Operation Speedwell (1943)



Horace Stokes (left), age 18.




The
men were briefed two days before the operation on 5 September 1943 by Captain
Pinckney and endured a long flight, after taking off in two Albermarles, from
Kairouan airfield in North Africa.


Both
groups appear to have been dropped off target on the night of 7/8 September
1943 with Group 2 dropped near the village of Barbaresco Tresana, approximately
fifteen kilometers south of Pontremoli.


Group
1 was dropped in heavy winds from about 7,000 ft and widely dispersed on the
drop zone (DZ). As a result Captain Pinckney became separated from the main
group and Lt Greville-Bell was injured when he landed on the DZ. Group 1
subsequently split into two parties, rather than the three originally planned.


Unfortunately
five members of the Speedwell team (Pinckney, Dudgeon, Brunt, Foster and
Shortall) were captured in three separate incidents and subsequently executed,
in spite of being uniformed and disarmed.


The
remaining teams successfully engaged in sabotage activity of railway lines in
the area and survived the operation, with mixed fortunes:


Sgt
Robinson and Pct Curtis reached the safety of Allied lines on 30 October.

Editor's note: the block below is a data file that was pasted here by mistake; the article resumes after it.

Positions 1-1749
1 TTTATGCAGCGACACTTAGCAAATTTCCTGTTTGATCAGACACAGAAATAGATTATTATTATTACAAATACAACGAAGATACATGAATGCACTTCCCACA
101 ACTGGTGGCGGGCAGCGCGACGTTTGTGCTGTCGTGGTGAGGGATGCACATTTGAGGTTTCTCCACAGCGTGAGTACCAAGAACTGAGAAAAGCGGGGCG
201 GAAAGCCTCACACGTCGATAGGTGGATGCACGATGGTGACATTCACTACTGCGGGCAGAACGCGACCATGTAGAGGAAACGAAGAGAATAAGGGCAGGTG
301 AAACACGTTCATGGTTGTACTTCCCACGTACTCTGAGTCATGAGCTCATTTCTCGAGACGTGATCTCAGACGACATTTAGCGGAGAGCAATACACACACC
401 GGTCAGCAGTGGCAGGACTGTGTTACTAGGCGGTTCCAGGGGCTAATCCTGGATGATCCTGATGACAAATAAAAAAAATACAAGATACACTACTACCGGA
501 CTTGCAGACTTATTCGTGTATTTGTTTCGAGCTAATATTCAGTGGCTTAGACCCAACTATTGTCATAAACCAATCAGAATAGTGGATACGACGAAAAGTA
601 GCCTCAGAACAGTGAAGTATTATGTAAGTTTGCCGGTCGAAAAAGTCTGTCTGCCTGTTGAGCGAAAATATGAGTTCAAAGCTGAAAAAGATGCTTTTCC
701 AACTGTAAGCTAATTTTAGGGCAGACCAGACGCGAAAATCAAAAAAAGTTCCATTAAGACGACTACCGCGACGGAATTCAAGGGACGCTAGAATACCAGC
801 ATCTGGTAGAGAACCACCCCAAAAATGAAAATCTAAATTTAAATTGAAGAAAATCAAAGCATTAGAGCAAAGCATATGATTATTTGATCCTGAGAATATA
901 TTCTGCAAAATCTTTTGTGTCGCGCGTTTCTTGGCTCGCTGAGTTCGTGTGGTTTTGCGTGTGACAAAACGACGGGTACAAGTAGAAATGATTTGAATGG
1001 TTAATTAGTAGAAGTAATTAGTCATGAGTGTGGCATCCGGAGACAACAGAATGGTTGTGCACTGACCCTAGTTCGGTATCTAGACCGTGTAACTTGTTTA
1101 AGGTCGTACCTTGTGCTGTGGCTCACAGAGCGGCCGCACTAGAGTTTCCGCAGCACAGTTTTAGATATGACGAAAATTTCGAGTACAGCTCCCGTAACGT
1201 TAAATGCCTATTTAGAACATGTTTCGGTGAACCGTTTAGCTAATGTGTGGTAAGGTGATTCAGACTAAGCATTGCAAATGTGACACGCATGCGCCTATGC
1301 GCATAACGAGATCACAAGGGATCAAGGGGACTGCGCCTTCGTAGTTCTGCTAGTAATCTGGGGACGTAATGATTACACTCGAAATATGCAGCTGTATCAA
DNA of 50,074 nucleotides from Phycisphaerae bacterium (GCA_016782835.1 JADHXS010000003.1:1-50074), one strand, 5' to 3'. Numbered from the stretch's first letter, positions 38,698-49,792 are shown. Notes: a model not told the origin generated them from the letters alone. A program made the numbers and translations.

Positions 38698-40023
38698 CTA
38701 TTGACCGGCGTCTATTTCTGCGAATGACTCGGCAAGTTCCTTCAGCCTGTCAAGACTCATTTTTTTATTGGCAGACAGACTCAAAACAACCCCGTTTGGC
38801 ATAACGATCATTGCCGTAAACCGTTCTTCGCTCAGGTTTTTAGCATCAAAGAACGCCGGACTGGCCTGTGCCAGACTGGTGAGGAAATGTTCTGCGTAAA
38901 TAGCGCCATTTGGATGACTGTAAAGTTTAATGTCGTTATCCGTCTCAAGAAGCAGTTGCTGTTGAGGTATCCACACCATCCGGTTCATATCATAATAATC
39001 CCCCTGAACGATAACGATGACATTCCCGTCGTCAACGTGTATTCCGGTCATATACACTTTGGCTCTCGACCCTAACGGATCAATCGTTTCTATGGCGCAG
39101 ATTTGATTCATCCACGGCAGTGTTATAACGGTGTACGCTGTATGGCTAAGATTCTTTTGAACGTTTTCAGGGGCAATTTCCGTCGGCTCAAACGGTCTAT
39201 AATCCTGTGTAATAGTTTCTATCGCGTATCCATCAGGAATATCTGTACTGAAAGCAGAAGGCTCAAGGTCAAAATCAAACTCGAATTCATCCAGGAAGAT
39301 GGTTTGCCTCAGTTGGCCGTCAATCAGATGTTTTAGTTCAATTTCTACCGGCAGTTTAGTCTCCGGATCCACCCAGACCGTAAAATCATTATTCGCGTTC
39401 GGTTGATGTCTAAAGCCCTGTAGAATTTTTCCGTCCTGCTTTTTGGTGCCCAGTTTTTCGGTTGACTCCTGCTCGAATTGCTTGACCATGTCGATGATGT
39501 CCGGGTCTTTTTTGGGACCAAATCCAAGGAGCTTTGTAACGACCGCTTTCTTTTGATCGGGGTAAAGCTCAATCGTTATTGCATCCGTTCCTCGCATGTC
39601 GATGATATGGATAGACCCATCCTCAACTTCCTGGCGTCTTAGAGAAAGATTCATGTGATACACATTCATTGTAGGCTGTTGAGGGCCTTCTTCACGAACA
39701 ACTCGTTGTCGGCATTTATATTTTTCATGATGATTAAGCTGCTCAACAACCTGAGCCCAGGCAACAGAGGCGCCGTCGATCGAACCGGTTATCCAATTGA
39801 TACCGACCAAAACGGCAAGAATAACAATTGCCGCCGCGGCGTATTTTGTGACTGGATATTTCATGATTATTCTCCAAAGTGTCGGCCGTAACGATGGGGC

Lt Greville-Bell, Sgt Daniels and Cpl Tomasso also made it back to safety after
73 days and a march of 250 miles.

L/Sgt Stokes made his way to Rome by cycle, and worked with a British organized
underground movement before his capture by the Germans. He was sent to Germany
as a PoW and remained there until the end of the war.

Both Lt Wedderburn and ‘Tanky’ Challenor were captured after their sabotage
activity. Wedderburn escaped twice but was recaptured on both occasions.
Challenor later escaped from the PoW camp at Aquila, returning to Allied lines
seven months after being dropped into Italy.


Lt
Greville-Bell was awarded an immediate Distinguished Service Order on his
return and Sgt Daniels awarded an immediate Military Medal. ‘Tanky’ Challenor
was also awarded a Military Medal in 1944 following his seven months behind
enemy lines.


by
Harvey Grenville